by Joseph M. Firestone, New Economic Perspectives
The public debt-to-GDP ratio is, perhaps, the most important measure used in discussions of the relative fiscal sustainability of nations. Nations with high levels of debt-to-GDP are viewed as having more serious fiscal problems than nations with lower levels. Nations having increasing ratios over time are viewed as becoming less fiscally sustainable, while those with decreasing ratios are viewed as more fiscally sustainable.
But is the public debt-to-GDP ratio really a valid measure of fiscal sustainability, or is it a measure that incorporates a neoliberal theoretical bias in its fundamental assumptions? In the United States the total value of public debt subject to the limit at any point is the total principal value of all the outstanding debt instruments sold by the Treasury Department. The GDP is the aggregate value of the production of goods and services in the United States within a particular period of time, adjusted for price changes.
So, the public debt is a variable measuring a cumulated stock, while GDP is a flow variable measuring economic activity within a particular period of time. Why compute a ratio of a cumulated stock to a flow within a circumscribed period of time?
Well, in this case of the debt-to-GDP ratio, neoliberal economists reason that the stock, the debt, can only be reduced if the government takes away part of the flow each year to repay a portion of the stock, the debt, leaving less of the flow to add financial savings to the private sector. After all, what other sources of government revenue are there exept taxation.
Comparing the debt to the GDP in a ratio, then, is thought to be relevant because GDP is viewed as the only place from which the government can get the financial savings it needs to pay off the debt. In this view, if a government has public debt, that creates a continuing burden of both principal and interest on the economy if it is to be paid down or paid off, a continuing burden of interest if it is to be held steady, and no immediate burden if the debt is to be increased.
On the other hand, increasing the debt over time, isn’t sustainable, unless the economy is growing at a faster rate than the debt, so sooner or later, there will be a day of reckoning. The government will have to stop increasing the public debt, and depending on other factors, may even have to “bite the bullet” and pay it down or off.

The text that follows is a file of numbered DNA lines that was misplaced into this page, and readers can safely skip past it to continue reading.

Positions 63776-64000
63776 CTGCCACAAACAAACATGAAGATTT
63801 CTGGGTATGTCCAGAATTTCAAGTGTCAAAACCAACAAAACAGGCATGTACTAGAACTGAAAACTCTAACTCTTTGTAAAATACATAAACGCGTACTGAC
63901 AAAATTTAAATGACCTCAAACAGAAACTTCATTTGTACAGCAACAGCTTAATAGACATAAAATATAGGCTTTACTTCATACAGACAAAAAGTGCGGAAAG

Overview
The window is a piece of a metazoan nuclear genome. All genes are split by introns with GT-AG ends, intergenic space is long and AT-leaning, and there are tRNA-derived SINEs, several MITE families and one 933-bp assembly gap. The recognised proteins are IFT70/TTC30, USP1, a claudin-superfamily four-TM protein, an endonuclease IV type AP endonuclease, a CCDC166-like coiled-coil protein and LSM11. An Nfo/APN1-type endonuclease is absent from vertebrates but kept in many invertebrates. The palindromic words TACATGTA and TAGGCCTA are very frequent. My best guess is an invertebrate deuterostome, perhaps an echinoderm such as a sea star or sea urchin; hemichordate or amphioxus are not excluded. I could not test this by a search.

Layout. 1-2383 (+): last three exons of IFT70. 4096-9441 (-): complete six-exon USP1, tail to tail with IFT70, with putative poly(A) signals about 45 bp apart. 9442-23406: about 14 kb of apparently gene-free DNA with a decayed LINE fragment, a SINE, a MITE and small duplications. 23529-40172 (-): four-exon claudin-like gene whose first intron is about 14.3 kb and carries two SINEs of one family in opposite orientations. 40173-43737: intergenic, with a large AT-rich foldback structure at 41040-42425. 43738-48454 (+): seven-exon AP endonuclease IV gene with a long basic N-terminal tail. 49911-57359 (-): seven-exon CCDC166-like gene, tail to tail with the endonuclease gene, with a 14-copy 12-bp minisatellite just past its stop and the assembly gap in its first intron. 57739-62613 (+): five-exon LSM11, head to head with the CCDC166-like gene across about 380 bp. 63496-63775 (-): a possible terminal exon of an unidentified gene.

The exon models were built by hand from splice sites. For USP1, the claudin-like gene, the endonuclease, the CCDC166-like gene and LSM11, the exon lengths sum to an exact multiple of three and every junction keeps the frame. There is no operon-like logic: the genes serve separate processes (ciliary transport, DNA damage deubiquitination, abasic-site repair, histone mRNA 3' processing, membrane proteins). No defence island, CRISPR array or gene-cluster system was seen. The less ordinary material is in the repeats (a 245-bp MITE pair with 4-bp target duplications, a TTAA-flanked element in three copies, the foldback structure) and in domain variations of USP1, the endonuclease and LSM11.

Is this reasoning behind the debt-to-GDP ratio correct? Must the Government “fund” its repayment of debt from current economic activity and in doing so, burden that activity? If so, then the debt-to-GDP ratio is a measure of fiscal sustainability, and this ratio is important to measure and use as a guide to fiscal policy. If not, then perhaps there’s a need for other measures that better represent government’s ability to repay its debt, or at least to avoid solvency crises.
I think current economic activity isn’t the only source for government debt repayment, even though it is one possible source of it. Government also has assets that may be used to repay debt, as well as income from taxes. So, a ratio that would be conceptually more valid than debt-to-GDP as a measure of ability to pay, is the ratio of public debt to financial assets available to the government.
The US government has many valuable financial assets, but among them the most valuable is its constitutional authority to create money whose financial value it can specify at will (which under present legislation is delegated to the Federal Reserve System and its member banks, and to the Treasury), provided only that the United States retains its present monetary regime of a non-convertible fiat currency, with a floating exchange rate, and no debts owed in any foreign currency. Now, how much is that asset worth, year after year, compared to whatever level of debt is in question?
What is the value of the federal debt to federal financial assets (the federal financial incapability) ratio, when the denominator of that ratio, is, in effect, infinity? That value always = zero, whatever the level of debt may be at any point.
So, there can never be any diminution or increase in the federal financial incapability ratio of a fiat sovereign government like the US government to repay its debt instruments, regardless of how small or large the principal value of those debt instruments is. Whether that value is $50 million, or $50 quadrillion, the value of the federal financial incapability ratio is still zero.
Not all nations can claim a zero financial incapability ratio. If a nation is not a fiat sovereign, then the value of its incapability ratio will be greater than zero, and the greater its government debt, the lesser its Government assets, and the lower its economic activity, the greater its financial incapability.
If it is a fiat sovereign, however, the value of its financial incapability will never be greater than zero. In other words, it has no financial incapability at all. This is a lesson that neoliberals ought, finally, to learn.
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